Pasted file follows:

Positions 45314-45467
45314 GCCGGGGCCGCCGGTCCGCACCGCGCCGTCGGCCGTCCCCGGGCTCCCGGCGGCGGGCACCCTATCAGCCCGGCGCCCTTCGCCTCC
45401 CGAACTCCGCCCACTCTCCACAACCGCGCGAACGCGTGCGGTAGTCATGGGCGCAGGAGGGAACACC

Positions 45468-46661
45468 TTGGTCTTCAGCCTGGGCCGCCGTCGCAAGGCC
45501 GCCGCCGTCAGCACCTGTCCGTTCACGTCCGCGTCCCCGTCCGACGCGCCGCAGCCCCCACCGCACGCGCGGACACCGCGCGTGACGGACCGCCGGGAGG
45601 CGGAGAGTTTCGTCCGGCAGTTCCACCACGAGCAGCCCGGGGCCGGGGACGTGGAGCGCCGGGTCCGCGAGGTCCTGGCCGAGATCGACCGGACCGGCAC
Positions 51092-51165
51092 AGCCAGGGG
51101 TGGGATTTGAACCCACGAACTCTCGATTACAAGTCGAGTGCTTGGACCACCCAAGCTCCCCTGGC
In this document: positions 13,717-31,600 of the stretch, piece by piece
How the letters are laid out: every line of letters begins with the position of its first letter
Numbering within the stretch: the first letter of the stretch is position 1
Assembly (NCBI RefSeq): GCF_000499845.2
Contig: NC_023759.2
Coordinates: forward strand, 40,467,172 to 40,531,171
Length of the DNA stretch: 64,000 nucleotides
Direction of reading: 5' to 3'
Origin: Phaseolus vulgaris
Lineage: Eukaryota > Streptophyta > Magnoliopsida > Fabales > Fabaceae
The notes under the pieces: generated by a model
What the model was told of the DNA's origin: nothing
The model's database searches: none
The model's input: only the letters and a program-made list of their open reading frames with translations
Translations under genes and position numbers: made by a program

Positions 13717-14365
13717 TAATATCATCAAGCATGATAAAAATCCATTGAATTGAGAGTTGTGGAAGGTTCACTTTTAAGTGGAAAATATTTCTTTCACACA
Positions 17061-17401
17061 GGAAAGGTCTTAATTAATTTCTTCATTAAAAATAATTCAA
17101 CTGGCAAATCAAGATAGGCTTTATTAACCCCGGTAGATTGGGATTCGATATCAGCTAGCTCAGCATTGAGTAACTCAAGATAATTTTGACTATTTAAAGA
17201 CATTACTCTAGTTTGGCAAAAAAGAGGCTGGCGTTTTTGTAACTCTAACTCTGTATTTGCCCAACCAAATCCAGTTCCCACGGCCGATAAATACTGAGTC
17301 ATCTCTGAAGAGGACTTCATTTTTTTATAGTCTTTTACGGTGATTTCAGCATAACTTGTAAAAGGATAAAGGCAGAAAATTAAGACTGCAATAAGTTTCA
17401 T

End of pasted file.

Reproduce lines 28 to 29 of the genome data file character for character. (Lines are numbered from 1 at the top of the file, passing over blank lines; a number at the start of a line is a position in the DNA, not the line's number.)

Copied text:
Positions 17061-17401
17061 GGAAAGGTCTTAATTAATTTCTTCATTAAAAATAATTCAA